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Overview of Evidence in Prevention and Aetiology of Food Allergy: A Review of Systematic Reviews

Caroline J. Lodge
Katrina J. Allen
Adrian J. Lowe
1,2,† and
Shyamali C. Dharmage
Centre for MEGA Epidemiology, the University of Melbourne, 207 Bouverie Street, Melbourne, Victoria 2010, Australia
Murdoch Children's Research Institute, Royal Children's Hospital, 50 Flemington Road, Parkville, Victoria 3052, Australia
Department of Allergy and Immunology, Royal Childrens Hospital, 50 Flemington Road, Parkville, Victoria 3052 Australia
Author to whom correspondence should be addressed.
These authors contributed equally to this work.
Int. J. Environ. Res. Public Health 2013, 10(11), 5781-5806;
Submission received: 20 September 2013 / Revised: 24 October 2013 / Accepted: 25 October 2013 / Published: 4 November 2013
(This article belongs to the Special Issue Food Allergy, Genes and Environment)


The worldwide prevalence of food allergy appears to be increasing. Early life environmental factors are implicated in the aetiology of this global epidemic. The largest burden of disease is in early childhood, where research efforts aimed at prevention have been focused. Evidence synthesis from good quality systematic reviews is needed. We performed an overview of systematic reviews concerning the prevention and aetiology of food allergy, retrieving 14 systematic reviews, which covered three broad topics: formula (hydrolysed or soy) for the prevention of food allergy or food sensitization; maternal and infant diet and dietary supplements for the prevention of food allergy or food sensitization and hygiene hypothesis-related interventions. Using the AMSTAR criteria for assessment of methodological quality, we found five reviews to be of high quality, seven of medium quality and two of low quality. Overall we found no compelling evidence that any of the interventions that had been systematically reviewed were related to the risk of food allergy. Updating of existing reviews, and production of new systematic reviews, are needed in areas where evidence is emerging for interventions and environmental associations. Furthermore, additional primary studies, with greater numbers of participants and objective food allergy definitions are urgently required.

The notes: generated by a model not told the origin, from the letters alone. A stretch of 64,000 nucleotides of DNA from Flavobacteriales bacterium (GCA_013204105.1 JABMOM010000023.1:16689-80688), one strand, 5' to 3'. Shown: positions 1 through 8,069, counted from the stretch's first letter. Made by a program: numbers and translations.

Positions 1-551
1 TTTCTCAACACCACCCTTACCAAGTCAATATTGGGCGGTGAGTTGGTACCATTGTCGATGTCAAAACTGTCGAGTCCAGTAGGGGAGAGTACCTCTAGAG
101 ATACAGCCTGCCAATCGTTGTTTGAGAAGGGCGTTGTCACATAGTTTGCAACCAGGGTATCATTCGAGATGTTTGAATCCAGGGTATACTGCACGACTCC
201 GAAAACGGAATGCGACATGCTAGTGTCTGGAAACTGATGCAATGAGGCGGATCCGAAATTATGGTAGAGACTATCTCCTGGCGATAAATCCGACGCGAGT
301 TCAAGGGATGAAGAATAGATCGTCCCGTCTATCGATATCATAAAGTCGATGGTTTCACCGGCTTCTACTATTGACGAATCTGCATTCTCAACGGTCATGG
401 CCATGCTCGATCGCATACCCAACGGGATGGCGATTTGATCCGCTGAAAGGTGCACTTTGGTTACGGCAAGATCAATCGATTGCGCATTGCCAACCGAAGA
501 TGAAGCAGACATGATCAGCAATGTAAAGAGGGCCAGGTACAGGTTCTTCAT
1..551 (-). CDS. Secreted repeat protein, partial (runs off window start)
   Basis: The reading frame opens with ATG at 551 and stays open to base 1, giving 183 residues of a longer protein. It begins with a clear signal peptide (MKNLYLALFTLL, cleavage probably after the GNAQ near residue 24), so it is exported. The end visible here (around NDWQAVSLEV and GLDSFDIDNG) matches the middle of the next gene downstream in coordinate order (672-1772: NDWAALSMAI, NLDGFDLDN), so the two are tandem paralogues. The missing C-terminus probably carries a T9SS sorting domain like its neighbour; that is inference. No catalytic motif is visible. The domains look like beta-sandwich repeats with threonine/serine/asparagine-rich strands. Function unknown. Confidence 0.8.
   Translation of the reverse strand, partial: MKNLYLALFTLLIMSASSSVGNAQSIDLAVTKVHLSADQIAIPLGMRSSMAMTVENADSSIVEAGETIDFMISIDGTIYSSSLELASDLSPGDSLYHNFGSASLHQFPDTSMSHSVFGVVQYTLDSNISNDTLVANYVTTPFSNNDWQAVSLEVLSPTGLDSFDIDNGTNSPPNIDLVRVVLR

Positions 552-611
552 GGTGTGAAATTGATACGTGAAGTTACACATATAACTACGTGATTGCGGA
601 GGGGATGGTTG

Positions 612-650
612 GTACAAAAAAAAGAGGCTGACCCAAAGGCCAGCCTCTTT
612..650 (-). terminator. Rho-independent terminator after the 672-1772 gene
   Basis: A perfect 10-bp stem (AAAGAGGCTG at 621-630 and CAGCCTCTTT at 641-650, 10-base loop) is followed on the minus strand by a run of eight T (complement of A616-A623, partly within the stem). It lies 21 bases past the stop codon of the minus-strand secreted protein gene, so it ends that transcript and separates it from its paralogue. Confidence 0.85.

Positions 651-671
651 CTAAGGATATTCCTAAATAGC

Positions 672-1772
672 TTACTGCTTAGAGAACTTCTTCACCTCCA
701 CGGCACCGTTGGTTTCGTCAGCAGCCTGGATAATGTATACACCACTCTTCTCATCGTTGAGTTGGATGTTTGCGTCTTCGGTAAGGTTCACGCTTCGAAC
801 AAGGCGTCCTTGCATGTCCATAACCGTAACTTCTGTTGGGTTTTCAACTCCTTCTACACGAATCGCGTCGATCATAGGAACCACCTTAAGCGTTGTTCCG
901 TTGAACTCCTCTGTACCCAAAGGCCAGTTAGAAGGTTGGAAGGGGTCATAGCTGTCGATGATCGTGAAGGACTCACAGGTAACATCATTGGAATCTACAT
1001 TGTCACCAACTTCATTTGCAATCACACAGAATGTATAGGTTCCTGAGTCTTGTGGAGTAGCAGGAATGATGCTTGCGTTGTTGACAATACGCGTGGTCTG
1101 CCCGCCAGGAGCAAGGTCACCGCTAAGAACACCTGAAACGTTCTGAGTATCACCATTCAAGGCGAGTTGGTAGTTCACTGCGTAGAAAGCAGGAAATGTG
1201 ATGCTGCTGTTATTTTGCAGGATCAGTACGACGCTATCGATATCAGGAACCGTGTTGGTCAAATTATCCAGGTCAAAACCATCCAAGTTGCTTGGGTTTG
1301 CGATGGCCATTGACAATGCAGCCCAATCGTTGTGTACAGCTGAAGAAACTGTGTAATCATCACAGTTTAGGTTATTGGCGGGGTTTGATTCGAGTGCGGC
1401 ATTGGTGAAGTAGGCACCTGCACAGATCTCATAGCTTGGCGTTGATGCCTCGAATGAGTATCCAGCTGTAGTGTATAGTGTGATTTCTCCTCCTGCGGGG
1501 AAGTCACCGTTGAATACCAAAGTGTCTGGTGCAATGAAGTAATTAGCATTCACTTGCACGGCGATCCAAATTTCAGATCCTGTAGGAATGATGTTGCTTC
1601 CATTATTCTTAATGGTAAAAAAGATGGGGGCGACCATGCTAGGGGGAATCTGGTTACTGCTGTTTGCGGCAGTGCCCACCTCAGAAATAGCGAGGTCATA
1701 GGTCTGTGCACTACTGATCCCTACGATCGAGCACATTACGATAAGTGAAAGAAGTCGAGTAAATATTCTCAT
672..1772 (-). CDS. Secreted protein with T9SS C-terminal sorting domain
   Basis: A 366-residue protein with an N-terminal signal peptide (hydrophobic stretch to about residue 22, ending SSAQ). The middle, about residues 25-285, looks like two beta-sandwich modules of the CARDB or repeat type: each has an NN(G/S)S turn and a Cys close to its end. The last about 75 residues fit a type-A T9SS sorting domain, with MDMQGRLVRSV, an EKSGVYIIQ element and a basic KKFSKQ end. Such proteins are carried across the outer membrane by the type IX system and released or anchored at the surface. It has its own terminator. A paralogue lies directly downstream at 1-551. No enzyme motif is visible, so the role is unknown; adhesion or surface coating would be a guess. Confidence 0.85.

1. Introduction

Globally, the prevalence of food allergy appears to be rising. Increases in food allergy incidence have been reported in the UK [1], the USA [2] and Australia [3]. Alarmingly, Australia experienced a 350% increase in hospital admissions for food-related anaphylaxis episodes between 1994 and 2005, mostly in the 0–4 age group [4]. Although the prevalence of food allergy is difficult to measure in the general population, the increasing global prevalence of food related anaphylaxis is likely to reflect an underlying increase in prevalence, which will add substantially to the food allergy health burden. A point prevalence estimate in Australian children, from a unique population-based study using the gold standard of oral food challenge, suggests that the prevalence of infant food allergy might already be as high as 10% in a developed country urbanized setting [5].
Common immunoglobulin E (IgE)-mediated food allergies in early life include: cow’s milk, hen’s egg, and peanut [6]. Most IgE-mediated egg and milk allergies resolve over the first few years [7]. By contrast, peanut allergy, which is more commonly associated with more severe reactions and a higher risk of anaphylaxis [4], is less likely to resolve, with only 20% of infants outgrowing their peanut allergy by the age of 5 years [8]. The apparent increases in infant food allergy prevalence may result in an increase in adulthood food allergy. It has also been proposed that food allergy may be the first step of the allergic march [9] leading to asthma and hay fever. These consequences of food allergy put the increasing health burden into better perspective.
Although there is a known genetic component to food allergy [10], there are several clues that environmental factors may be responsible for the current epidemic. Recent reviews including meta-analysis [6] and systematic reviews [11,12] have found the prevalence of food allergy to be geographically heterogeneous, with estimates ranging from 1–10%. Heterogeneity was found for both self-reported food allergy and food allergy measured objectively using oral food challenges. Other authors have found differences in prevalence within countries according to latitude [13] or remoteness [14]. Geographic heterogeneity of prevalence reflects the findings for other IgE related diseases such as asthma, eczema and hay fever as reported in the International Study of Asthma and Allergies in Children [15] and indicates that the factors driving the increase in food allergy are likely to be environmental. Supporting this hypothesis, studies in migrants have shown that the prevalence of food allergy in individuals is determined by their place of residence [16].